Faulkes Telescope - WISE Collaboration

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CHHS students participate in an out-of-this-world program

Colleyville Heritage High School is one of only five schools nationwide invited to participate in an asteroid-search campaign using NASA’s Wide-field Infrared Survey Explorer (WISE), a sky-mapping spacecraft located in space to scan for comets, asteroids and other unknown celestial bodies.

“We are honored to be selected for such an exciting and important project,” said Becky Prentice, CHHS Principal. “The collaborative learning these students practice during this program helps prepare them for future endeavors in science and other fields of study.”

Five schools from the United States were matched with five schools from the United Kingdom to participate in the WISE-Faulkes NEO Confirmation Campaign. The program allows students to analyze images of near-Earth objects, known as NEOs, which have been discovered recently using WISE technology. NEOs are asteroids and comets with orbits that pass relatively close to Earth's path around the sun. These images are from two Faulkes Telescopes, which are located in Hawaii and Australia and are directly controllable over the Internet.

Leslie Howell, CHHS astronomy teacher, explained that the students use images from the
ground-based telescopes to verify and make observations about possible asteroids identified by the WISE technology. Working collectively, CHHS students and their partnering U.K. school use an interactive software tool specifically designed for scientific photography to analyze their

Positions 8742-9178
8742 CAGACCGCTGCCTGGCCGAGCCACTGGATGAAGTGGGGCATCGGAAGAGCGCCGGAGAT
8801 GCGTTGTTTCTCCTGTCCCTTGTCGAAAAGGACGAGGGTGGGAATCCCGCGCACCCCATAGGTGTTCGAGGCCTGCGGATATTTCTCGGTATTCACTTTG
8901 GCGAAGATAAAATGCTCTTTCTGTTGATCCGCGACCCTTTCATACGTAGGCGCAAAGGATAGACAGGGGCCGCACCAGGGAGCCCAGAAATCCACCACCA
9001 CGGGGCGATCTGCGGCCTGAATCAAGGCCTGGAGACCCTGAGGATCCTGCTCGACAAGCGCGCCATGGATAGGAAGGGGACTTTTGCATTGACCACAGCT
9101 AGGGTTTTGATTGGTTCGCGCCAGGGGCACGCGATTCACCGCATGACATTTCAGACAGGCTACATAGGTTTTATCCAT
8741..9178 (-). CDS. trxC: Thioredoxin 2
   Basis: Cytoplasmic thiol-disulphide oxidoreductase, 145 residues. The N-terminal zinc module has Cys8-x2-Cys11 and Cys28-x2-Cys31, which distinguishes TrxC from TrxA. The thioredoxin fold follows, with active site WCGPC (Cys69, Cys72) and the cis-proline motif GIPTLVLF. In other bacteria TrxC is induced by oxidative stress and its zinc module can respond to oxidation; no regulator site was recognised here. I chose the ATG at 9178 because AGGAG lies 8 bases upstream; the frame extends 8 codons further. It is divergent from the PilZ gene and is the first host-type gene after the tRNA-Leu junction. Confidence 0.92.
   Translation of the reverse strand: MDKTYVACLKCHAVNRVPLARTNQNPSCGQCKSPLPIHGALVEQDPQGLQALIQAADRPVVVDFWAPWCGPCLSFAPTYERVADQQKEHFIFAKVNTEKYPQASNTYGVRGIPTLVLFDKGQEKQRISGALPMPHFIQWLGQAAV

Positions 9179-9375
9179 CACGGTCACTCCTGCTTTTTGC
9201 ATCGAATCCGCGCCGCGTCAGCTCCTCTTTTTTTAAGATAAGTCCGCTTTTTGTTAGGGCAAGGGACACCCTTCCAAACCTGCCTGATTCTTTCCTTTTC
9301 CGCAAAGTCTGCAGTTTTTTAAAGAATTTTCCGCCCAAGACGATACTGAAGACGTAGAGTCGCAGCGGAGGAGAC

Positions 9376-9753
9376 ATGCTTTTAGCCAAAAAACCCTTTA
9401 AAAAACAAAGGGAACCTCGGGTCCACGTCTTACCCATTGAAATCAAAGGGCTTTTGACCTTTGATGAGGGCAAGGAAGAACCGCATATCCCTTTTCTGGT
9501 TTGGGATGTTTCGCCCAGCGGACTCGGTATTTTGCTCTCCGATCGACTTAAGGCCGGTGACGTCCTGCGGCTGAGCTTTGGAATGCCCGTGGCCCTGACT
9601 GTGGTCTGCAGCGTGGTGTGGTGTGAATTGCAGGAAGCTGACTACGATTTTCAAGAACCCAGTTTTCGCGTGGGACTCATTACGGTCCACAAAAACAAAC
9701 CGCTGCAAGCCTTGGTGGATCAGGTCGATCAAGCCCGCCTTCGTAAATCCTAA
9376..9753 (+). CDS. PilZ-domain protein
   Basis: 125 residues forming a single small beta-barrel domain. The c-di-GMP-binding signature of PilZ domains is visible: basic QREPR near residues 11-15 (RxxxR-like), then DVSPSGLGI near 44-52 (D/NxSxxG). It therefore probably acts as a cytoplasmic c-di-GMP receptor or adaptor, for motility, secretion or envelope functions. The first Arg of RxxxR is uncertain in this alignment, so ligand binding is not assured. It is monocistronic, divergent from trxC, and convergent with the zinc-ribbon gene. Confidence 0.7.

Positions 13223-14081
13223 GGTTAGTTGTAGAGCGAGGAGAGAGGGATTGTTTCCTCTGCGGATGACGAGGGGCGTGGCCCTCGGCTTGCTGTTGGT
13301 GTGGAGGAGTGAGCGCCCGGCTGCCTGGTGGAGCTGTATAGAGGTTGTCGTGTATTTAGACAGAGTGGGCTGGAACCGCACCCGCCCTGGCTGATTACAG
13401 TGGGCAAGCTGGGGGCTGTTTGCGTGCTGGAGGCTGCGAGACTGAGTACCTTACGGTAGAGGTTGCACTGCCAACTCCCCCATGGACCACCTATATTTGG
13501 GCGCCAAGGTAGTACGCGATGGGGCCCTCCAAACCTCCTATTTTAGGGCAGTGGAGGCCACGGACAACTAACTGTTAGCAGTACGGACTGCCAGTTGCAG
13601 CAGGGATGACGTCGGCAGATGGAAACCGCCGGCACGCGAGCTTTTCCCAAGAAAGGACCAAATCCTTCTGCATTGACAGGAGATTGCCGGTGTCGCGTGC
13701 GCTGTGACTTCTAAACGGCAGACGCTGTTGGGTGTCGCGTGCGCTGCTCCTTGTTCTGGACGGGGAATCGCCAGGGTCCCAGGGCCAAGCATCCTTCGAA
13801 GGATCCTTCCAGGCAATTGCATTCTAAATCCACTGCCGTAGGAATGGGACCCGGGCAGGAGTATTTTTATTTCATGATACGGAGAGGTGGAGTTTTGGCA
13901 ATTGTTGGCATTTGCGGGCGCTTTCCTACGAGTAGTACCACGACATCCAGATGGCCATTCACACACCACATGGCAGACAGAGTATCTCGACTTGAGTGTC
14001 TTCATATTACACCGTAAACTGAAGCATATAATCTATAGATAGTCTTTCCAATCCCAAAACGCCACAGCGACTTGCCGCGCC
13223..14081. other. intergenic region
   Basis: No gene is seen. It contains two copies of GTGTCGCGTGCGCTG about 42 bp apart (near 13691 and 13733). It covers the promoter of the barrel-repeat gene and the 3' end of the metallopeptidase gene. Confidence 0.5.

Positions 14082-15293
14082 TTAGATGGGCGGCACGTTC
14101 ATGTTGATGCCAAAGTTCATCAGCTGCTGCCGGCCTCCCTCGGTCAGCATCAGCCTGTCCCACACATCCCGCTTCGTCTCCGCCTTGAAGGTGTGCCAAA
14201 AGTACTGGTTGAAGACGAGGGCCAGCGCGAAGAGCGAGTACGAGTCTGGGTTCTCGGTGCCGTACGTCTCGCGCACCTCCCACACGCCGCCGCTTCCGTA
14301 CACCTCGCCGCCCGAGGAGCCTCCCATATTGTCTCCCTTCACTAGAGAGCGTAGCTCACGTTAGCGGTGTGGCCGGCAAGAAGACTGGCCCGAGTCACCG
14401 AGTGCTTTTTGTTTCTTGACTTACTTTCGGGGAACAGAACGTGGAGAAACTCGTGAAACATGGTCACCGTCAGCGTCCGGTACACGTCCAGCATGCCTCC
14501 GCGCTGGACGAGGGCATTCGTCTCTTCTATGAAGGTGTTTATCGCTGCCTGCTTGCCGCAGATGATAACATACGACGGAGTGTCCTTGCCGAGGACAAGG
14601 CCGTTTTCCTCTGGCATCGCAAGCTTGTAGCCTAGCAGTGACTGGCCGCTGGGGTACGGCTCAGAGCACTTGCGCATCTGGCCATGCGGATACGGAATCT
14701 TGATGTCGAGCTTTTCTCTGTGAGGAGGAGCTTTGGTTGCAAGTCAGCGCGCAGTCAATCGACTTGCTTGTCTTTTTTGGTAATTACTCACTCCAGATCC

respective image sets and prepare reports for submission to the Minor Planet Center in Cambridge, Mass.

“Our most recent observation was of an asteroid identified by CHHS students Dylan Adams, Cole Stuart, Michelle Warnock and Remi Dimarco,” Howell said. “Fortunately, this asteroid is not a threat to Earth, but the objective of the program is to track asteroids and locate new ones that could be on a collision course with Earth.”

All of the students who make confirmed asteroid observations will receive a certificate from NASA’s NEOs observations program and the campus will receive a plaque engraved with the students’ names.

“This program has stimulated the students’ interest in astronomy and the rigor involved alidates the importance of studying the theory of relativity, light frequencies and the space/time continuum,” Prentice said. “The night labs, field trips to the University of Texas at Arlington space lab and classroom conversations truly make the content come alive to students.”

CHHS senior, Matt Zollmann agreed.

"The asteroid search program has been a great experience for me,” he said. “Astronomy is not like other science classes … we explore topics that I have never touched on before.”

The six-week program began March 8 and concludes May 7.